• The book was great! I enjoyed how the author discussed each principle in action through his own personal experiences. This book was an excellent reminder that this is a lifelong journey and one should not stop working on and applying these principles just because you are content with your current status.

Michael Thompson, City Councillor

Aurora, Ontario

  • In Sixteen Steps, Tom Culligan provides an intimate and compelling portrayal of his difficulties and successes. Readers will connect with his honest and thoughtful explanation of the principles by which we can all live. More importantly, they can use his practical guidance to gain deep insights into the beliefs and practices that might be holding them back. Sixteen Steps offers a path to true and lasting change for anyone who wants it.

Allison Brimmer, Ph.D.

Hollywood, Florida

  • This easy-to-read book offers simple self-examination and judgement-free techniques to lead a joyful and more authentic life. Workbook sections highlight personal challenges and yield surprising yet freeing self-reflection. Sixteen Steps is unique and accessible in reaffirming that the only higher power we must surrender to is ourselves.

Dave Campbell, Director/Choreographer for Theatre and Television

Toronto, Ontario

  • The author’s personal journey of recognizing, confronting, and changing his destructive behaviours is compelling. Each chapter abounds with “workbook”questions helping the reader to challenge their faulty beliefs. Can stand alone as a self-help guide to addiction recovery.

Bonnie Wolf, Psy.D, Clinical Psychologist

Hollywood , Florida 

  • “Know thyself!” This is the most ancient wisdom, and yet it is the hardest to undertake. How, exactly, does a person learn to see themselves as they truly are? Tom Culligan reveals through very personal confession the exact practical steps needed to identify and break down false self-images inherited from childhood and how to begin a lifelong process of learning to see, and finally to love, the true self that lies beneath. We need not undertake this journey unguided or alone. This is a book for everyone.

David K. Goodin, PhD Religious Studies

Lecturer, McGill School of Religious Studies, Montreal, Quebec

  • Mr Culligan’s latest book of candid memoirs goes beyond storytelling and offers solid counsel delivered with a soothing and empathetic voice. A good read and a welcome and original addition to the self-healing workbook genre.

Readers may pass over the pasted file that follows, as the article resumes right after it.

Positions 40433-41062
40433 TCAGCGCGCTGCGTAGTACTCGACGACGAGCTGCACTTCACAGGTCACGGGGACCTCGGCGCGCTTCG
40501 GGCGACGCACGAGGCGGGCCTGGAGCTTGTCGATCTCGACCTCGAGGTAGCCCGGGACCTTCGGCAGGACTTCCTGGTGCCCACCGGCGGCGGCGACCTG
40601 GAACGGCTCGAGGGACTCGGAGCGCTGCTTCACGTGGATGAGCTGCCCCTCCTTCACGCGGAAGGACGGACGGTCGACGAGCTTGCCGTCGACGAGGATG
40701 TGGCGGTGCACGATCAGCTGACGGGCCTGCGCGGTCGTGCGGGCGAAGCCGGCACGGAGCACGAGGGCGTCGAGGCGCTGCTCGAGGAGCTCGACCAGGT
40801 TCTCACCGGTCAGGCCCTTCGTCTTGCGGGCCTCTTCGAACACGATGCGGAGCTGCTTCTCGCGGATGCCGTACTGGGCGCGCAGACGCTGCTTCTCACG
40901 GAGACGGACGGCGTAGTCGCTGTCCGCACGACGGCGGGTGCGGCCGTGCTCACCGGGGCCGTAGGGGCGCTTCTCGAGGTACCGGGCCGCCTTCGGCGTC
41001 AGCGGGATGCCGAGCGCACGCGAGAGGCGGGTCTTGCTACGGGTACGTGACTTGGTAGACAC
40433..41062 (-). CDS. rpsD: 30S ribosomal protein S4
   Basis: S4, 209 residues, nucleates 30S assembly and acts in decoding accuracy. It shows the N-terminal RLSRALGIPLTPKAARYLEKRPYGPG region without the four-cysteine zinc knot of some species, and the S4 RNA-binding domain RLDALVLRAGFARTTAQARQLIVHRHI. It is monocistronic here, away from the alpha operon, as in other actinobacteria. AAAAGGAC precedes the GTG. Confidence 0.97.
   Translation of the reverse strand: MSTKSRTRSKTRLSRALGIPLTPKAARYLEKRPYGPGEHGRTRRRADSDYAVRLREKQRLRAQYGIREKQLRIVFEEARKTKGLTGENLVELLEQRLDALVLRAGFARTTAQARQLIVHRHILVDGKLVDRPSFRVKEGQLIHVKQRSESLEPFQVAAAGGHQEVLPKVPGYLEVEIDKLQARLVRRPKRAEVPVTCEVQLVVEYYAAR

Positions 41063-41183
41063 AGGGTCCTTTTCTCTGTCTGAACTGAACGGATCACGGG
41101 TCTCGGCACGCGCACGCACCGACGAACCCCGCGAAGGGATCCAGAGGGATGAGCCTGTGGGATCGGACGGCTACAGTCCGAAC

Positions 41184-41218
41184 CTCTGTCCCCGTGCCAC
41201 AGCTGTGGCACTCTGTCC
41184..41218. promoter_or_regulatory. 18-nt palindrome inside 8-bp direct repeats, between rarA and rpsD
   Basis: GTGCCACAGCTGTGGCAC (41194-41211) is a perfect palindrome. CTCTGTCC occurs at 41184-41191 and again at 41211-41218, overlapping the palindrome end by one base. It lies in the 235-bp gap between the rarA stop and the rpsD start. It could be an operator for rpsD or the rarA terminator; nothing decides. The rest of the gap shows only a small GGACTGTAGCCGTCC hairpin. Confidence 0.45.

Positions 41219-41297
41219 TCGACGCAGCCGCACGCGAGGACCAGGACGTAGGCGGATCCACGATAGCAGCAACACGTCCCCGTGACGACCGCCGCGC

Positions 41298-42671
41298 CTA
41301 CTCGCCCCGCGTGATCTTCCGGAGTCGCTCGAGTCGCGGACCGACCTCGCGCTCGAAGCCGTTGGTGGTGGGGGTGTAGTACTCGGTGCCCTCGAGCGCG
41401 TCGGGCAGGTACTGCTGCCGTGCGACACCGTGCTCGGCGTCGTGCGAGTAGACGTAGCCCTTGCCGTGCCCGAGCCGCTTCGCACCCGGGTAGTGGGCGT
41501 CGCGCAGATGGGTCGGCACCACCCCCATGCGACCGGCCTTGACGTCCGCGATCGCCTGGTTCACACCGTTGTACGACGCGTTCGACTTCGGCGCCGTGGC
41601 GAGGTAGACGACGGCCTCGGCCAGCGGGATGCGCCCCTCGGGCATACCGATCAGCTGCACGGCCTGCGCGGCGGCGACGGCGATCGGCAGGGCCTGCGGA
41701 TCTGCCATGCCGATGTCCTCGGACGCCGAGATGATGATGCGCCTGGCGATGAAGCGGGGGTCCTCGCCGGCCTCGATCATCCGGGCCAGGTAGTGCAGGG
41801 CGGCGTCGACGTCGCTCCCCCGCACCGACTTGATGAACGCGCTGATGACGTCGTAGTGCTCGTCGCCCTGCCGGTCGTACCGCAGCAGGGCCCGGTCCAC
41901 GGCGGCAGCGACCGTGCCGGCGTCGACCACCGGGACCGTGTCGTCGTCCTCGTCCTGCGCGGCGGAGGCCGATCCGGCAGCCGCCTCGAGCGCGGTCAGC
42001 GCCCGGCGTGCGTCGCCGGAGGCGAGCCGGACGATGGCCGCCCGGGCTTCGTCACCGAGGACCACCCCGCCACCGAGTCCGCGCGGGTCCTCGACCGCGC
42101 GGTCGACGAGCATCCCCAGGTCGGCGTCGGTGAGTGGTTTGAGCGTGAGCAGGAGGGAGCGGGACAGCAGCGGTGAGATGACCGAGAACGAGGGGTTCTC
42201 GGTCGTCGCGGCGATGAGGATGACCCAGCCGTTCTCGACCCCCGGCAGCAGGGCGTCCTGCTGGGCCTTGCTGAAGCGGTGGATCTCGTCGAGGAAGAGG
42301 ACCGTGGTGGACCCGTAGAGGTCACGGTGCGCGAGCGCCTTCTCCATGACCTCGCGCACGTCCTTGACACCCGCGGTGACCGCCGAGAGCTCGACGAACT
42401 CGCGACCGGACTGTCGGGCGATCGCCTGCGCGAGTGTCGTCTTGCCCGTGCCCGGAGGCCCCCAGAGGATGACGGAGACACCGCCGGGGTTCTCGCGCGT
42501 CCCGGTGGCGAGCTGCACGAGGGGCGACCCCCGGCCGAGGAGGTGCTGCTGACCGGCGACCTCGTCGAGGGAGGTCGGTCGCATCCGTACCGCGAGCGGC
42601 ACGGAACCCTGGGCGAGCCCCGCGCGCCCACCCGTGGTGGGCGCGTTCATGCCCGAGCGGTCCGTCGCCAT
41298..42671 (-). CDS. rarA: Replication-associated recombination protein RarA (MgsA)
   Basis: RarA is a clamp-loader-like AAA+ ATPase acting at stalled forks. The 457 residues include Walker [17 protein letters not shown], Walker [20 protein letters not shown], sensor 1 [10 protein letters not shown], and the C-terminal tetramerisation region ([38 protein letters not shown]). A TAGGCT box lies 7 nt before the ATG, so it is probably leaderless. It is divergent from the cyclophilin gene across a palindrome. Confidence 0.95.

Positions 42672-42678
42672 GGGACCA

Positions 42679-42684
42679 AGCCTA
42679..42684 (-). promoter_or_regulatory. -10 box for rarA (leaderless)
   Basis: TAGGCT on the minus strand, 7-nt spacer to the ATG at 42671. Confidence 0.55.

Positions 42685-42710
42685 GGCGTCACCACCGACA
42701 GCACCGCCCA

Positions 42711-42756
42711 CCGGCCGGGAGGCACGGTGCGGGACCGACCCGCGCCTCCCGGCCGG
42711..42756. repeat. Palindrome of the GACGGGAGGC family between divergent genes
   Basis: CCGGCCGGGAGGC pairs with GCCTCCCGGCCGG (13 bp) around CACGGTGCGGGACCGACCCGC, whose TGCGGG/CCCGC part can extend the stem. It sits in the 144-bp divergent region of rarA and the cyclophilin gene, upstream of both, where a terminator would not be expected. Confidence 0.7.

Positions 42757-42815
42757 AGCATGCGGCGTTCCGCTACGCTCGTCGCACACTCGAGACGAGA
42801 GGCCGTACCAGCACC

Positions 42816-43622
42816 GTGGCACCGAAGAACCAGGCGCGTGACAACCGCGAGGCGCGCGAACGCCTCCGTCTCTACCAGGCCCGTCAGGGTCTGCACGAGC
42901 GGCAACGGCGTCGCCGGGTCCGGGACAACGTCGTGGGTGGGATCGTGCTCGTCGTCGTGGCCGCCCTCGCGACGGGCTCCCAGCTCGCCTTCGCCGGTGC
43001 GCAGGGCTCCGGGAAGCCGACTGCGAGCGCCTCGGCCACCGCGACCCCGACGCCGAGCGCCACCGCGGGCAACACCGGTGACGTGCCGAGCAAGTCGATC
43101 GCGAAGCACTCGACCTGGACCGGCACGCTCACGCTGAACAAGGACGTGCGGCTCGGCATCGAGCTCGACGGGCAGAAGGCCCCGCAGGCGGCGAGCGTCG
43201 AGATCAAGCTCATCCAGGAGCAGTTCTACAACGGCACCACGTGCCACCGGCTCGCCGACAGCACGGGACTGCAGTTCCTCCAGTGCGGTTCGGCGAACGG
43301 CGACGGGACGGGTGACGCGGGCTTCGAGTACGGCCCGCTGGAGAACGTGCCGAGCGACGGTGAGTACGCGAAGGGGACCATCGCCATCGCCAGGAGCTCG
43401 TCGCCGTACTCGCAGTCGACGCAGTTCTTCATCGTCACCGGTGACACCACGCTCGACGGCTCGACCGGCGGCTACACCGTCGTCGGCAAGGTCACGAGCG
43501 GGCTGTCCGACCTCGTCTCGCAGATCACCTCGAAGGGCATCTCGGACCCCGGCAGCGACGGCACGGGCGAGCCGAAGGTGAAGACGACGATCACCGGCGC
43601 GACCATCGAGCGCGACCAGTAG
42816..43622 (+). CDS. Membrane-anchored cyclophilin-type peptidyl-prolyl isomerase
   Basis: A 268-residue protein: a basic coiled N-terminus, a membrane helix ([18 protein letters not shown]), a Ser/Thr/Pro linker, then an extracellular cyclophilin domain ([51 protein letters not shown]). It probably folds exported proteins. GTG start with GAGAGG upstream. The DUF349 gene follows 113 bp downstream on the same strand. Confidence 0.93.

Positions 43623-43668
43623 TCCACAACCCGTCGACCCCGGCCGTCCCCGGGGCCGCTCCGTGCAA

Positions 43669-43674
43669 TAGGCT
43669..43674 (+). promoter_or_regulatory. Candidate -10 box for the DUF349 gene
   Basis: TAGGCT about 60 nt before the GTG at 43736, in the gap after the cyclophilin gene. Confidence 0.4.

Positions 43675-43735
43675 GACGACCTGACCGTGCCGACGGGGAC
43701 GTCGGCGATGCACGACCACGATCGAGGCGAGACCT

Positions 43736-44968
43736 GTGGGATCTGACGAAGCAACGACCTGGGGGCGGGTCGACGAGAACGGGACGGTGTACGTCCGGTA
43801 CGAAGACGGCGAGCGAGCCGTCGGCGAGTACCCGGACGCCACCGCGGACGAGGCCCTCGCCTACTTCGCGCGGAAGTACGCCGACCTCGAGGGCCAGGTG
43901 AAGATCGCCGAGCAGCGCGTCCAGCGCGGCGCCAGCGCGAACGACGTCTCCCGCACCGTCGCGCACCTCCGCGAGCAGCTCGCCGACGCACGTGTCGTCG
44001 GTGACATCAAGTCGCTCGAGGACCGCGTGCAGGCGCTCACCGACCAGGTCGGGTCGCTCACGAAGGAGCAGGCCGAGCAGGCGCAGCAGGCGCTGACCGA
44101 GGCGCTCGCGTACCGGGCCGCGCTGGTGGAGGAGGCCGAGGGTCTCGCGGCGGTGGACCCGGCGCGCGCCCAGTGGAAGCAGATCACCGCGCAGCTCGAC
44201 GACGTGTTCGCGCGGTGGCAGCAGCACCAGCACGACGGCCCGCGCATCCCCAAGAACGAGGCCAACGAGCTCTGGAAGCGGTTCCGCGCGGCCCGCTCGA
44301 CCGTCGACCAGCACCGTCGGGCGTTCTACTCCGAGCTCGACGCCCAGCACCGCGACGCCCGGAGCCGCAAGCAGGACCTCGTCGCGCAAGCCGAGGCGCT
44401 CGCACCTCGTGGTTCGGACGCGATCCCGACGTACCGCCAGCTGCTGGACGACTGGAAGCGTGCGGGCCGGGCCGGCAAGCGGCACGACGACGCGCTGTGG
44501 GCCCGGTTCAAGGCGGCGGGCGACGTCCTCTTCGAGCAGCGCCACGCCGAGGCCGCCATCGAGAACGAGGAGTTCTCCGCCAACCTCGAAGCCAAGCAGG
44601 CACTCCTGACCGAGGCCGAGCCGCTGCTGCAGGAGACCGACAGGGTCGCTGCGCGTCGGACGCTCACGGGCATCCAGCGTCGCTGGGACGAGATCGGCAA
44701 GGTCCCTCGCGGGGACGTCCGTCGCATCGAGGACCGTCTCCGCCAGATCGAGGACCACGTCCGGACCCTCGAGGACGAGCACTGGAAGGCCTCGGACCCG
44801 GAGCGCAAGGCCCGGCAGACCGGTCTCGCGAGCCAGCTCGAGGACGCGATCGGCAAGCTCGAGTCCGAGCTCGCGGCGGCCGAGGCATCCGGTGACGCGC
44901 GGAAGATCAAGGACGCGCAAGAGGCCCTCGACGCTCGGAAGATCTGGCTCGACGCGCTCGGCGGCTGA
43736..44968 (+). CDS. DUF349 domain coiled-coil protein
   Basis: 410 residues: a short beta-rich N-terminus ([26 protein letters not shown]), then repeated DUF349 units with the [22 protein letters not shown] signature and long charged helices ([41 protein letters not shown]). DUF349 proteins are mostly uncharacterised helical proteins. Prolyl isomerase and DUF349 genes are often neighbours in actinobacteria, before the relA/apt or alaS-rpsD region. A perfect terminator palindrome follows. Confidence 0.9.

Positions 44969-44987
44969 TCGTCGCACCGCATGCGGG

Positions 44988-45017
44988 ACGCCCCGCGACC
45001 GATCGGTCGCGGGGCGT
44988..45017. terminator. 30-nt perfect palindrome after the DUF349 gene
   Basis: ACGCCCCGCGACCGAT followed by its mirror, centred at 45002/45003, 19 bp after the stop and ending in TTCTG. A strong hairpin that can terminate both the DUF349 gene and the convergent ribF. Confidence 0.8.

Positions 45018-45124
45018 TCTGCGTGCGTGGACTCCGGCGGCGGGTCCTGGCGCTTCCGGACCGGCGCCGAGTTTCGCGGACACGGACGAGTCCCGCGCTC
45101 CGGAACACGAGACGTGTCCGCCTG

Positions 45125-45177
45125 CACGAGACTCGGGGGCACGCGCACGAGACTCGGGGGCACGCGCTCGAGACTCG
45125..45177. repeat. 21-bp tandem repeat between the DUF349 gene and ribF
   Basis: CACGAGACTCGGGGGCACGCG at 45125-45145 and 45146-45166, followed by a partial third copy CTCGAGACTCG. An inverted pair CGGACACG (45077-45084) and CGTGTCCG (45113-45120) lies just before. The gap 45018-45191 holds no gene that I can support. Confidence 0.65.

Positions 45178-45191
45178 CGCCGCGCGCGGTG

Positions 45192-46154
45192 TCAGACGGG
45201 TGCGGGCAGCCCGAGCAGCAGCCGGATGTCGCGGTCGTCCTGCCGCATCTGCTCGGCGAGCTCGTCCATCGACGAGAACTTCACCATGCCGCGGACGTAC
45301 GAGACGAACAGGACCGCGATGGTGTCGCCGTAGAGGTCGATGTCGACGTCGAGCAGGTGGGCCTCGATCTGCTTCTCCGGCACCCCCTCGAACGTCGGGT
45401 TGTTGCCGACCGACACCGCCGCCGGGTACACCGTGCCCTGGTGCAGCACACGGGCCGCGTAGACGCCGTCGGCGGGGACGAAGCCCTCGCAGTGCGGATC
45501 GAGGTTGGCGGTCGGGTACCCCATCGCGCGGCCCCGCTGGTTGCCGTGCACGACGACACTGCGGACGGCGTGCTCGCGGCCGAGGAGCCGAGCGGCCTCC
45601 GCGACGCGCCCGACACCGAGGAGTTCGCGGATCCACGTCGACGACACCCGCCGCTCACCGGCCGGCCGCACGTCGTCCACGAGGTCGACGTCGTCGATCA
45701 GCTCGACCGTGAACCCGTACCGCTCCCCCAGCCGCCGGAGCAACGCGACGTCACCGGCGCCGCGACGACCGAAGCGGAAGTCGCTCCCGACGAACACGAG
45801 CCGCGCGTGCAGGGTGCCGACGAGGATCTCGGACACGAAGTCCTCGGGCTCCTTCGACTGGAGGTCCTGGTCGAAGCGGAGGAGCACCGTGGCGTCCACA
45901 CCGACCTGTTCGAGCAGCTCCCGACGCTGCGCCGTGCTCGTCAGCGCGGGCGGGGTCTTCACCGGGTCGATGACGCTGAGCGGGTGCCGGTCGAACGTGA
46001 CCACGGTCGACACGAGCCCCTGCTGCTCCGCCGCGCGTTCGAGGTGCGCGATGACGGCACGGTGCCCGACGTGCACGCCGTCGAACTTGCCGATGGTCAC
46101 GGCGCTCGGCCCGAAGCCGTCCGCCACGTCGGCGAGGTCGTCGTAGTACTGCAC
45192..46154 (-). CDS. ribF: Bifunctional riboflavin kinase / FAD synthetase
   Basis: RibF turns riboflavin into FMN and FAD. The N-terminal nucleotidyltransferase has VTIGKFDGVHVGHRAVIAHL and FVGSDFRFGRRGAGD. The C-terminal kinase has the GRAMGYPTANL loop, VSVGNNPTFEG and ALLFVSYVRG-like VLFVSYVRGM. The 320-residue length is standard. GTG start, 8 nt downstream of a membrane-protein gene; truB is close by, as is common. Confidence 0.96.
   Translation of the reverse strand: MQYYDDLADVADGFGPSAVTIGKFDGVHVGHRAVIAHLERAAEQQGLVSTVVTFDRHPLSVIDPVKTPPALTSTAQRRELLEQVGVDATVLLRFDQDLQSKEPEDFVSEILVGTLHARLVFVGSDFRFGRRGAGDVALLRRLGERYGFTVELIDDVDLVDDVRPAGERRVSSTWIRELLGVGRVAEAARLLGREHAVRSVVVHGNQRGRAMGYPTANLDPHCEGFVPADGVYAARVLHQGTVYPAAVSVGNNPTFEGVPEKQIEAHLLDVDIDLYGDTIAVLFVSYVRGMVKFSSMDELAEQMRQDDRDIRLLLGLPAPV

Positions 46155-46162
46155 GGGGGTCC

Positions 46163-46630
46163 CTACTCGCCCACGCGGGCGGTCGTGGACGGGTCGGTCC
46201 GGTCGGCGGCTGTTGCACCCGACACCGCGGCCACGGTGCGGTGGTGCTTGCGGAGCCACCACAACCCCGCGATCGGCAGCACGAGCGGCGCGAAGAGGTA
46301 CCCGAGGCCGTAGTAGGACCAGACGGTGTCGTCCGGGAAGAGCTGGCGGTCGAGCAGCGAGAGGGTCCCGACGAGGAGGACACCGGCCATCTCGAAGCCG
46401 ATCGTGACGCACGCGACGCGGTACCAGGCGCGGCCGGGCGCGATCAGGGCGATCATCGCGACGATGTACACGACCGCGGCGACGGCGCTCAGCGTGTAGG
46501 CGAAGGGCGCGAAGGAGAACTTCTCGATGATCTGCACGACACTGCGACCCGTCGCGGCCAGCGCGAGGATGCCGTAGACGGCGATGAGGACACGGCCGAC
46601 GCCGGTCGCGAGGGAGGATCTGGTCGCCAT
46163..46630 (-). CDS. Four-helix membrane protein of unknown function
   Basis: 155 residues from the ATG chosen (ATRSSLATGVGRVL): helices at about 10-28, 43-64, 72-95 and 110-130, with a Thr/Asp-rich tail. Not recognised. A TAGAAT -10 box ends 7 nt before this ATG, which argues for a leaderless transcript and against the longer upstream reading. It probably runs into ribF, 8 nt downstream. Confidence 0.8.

Timothy Webb, Educator and Artist

Toronto, Ontario

  • When I got to your chapter on LOVE, I was stopped in my tracks! I have felt it, and do now, but for a long time I questioned what it really is/was for me—how to name it, define it, and assign it. After reading your chapter, I realized that when we are so conflicted as a small child over such a basic emotion, one necessary for survival, how can we not be stymied, and yes, paralyzed by the mere word, no less the emotion itself. I was very moved by your words because they struck a chord I’d never heard before in my symphony of emotions; thank you for that.

Marcia Kaplan, MeD

San Francisco, California

  • The author’s hard work and experiences over many years are clearly distilled and written in a way that will help anyone that wants to work towards a happier and healthier life. Our childhood emotional scars dictate so many of our feelings and actions in life; Sixteen Steps is a great guide to work towards healing these scars and their influence. I loved reading it.

Paula Sparti, MD

Miami Beach, Florida

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And from the home front…

One of the guiding principles in Sixteen Steps is TRUST.  Tom Culligan wants to gain your turst and has provided testimonials from his fiercest critics – family.

Click here to see what Tom’s family thinks about Sixteen Steps.